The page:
Sunday, November 13, 2011

(2) Friendship quilts for a fundraising auction

My newly-married Dear Daughter #1's mother-in-law runs a not-for-profit day care center. Apparently they have a fund-raising auction near the end of the year (or maybe right after the New Year .. I'm not quite sure). DD#1 said that child sized quilts had been donated to the auction in previous years and would I consider making a quilt?

And so I did. :-)

I chose a Friendship Braid layout, as it is very easy to do ... mindless sewing, really ... and it would be an excellent way to reduce the size of my scrap bins. Quite a while ago (probably several years, actually), I had cut all of scraps at the time into strips, 1-1/2" and 2-1/2" wide. Why I decided on those widths, I can't quite remember, but there were a LOT of them. A Friendship Braid would use up a lot of those strips.

The first step was to sort all of my strips into color families.  I wanted the braids to be basically two colors .. one color on one side and another color on the other side.

What I did NOT realize (but should have) is that using strips of different widths causes the result braid strip to skew one way, then another, depending on how wide or narrow the strip is and what side that strip is on.

I was completely surprised .. and somewhat dismayed ... to see that the assumed vertical of my first braid strip was COMPLETELY skewed.  It wavered back and forth across the width of the strip.

Because there wasn't a true vertical line to use as a base, figuring out where the sides should be was confusing.  But, I knew (um ... from past experience) that if you deliberately continue a "flaw", it ultimately becomes a Design Feature.  LOL!  For all subsequent braid strips, I continued my blatant disregard with respect to the widths and as a result, all the strips showed the same curving vertical line.  At least I was consistent.  :-)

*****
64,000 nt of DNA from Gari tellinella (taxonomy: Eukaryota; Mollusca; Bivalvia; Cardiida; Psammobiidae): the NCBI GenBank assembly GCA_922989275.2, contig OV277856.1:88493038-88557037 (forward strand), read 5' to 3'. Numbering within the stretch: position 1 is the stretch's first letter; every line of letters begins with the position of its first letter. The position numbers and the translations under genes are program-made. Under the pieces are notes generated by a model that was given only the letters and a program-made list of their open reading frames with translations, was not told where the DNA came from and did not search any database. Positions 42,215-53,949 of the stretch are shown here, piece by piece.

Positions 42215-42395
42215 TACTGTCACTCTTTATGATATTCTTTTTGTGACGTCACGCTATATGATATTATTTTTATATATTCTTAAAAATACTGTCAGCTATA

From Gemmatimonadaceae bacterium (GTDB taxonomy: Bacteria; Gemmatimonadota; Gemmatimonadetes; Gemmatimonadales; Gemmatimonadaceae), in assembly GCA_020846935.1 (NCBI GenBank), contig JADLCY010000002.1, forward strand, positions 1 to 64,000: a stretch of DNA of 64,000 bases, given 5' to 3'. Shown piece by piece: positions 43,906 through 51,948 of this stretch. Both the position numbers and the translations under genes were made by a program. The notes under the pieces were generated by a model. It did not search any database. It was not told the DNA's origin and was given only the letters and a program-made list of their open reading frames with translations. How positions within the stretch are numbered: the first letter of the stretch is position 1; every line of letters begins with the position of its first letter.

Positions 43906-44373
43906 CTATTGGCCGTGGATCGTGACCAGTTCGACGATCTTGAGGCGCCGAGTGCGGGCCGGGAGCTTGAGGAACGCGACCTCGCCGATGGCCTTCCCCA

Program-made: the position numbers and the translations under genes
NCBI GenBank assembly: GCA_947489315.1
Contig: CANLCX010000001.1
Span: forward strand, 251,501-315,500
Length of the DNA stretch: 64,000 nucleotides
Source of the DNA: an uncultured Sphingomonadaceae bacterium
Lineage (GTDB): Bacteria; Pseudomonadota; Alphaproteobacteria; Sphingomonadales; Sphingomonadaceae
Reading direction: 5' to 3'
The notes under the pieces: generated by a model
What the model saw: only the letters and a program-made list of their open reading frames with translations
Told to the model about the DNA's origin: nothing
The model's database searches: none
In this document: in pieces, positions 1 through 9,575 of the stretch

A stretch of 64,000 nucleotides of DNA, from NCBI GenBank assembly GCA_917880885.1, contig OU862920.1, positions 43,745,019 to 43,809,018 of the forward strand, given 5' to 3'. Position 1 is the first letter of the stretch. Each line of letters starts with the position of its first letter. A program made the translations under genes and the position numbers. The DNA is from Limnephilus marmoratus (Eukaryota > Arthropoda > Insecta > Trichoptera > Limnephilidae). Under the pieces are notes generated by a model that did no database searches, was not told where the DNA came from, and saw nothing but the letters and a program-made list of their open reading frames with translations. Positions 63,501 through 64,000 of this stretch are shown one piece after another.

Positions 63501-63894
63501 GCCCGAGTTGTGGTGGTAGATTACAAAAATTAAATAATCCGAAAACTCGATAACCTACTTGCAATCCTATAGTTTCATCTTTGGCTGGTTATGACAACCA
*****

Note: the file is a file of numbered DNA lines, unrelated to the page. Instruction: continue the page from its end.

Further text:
The sashing between the strips and the outer borders are of a beige/pink paisley design that is rather subtle.  From a distance it merely looks like a textured print.  I was pleased that it blended well with all the different colors in the braid strips.

Although the workmanship was fine, it was NOT what I had seen in my mind's eye and so I wasn't sure if the top was "good enough" to donate.  With all the colors in the top, an all-over quilting design would be best, as there was no place for a quilting design to stand out.  I used "Flirtacious" By Timeless Quilting Designs.  It's one of my favorite all-over pantographs.

I used Superior's "King Tut" on the top and their "Bottom Line" in the bobbin.  Because King Tut is a thicker thread, it sits "on top" of the quilt.  I love the variegated colors.

You really can't see it well in the photograph (nor in real life, either!) so here's a photo of the back (which is plain muslin).

Wow .. it is really *difficult* to photograph the quilting design!  My hat is off to all the people who do it so well!

Once the quilt was laundered, I was very surprised to realize that I was very pleased with the final result!  The all-over panto plus the laundering had softened the lines, minimizing the wonkiness of the braid.  The final result is a very cozy quilt indeed!

But ... I just could NOT leave well enough alone.  The fact that the braids wandered all over the strip still annoyed me.  It was fortuitous that one of my fellow quilting buddies had posted a link to a Missouri Star Quilting Company YouTube video on making Friendship Braids with a half-hexagon template.  Here was another way to make the braid, use up a pile of wider (3") strips that I had found AND have the strips turn out straight and vertical!  :-)